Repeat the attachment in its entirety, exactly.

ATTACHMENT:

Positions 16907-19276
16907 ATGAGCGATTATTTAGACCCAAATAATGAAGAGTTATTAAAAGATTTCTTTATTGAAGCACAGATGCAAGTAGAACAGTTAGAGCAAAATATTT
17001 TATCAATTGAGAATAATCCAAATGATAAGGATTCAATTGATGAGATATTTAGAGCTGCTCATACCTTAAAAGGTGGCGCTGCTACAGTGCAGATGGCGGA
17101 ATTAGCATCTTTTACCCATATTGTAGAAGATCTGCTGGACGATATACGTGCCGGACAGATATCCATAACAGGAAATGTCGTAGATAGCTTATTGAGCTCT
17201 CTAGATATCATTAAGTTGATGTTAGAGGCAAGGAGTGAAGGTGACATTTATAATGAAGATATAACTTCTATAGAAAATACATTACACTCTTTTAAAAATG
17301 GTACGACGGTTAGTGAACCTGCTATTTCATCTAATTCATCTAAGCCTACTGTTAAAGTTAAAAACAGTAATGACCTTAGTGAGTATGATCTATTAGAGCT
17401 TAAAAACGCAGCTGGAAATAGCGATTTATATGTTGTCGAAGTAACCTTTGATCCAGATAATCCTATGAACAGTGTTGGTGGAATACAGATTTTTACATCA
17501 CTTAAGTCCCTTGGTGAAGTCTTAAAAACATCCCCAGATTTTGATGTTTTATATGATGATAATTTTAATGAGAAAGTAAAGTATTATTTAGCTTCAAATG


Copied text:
Positions 16907-19276
16907 ATGAGCGATTATTTAGACCCAAATAATGAAGAGTTATTAAAAGATTTCTTTATTGAAGCACAGATGCAAGTAGAACAGTTAGAGCAAAATATTT
17001 TATCAATTGAGAATAATCCAAATGATAAGGATTCAATTGATGAGATATTTAGAGCTGCTCATACCTTAAAAGGTGGCGCTGCTACAGTGCAGATGGCGGA
17101 ATTAGCATCTTTTACCCATATTGTAGAAGATCTGCTGGACGATATACGTGCCGGACAGATATCCATAACAGGAAATGTCGTAGATAGCTTATTGAGCTCT
17201 CTAGATATCATTAAGTTGATGTTAGAGGCAAGGAGTGAAGGTGACATTTATAATGAAGATATAACTTCTATAGAAAATACATTACACTCTTTTAAAAATG
17301 GTACGACGGTTAGTGAACCTGCTATTTCATCTAATTCATCTAAGCCTACTGTTAAAGTTAAAAACAGTAATGACCTTAGTGAGTATGATCTATTAGAGCT
17401 TAAAAACGCAGCTGGAAATAGCGATTTATATGTTGTCGAAGTAACCTTTGATCCAGATAATCCTATGAACAGTGTTGGTGGAATACAGATTTTTACATCA
17501 CTTAAGTCCCTTGGTGAAGTCTTAAAAACATCCCCAGATTTTGATGTTTTATATGATGATAATTTTAATGAGAAAGTAAAGTATTATTTAGCTTCAAATG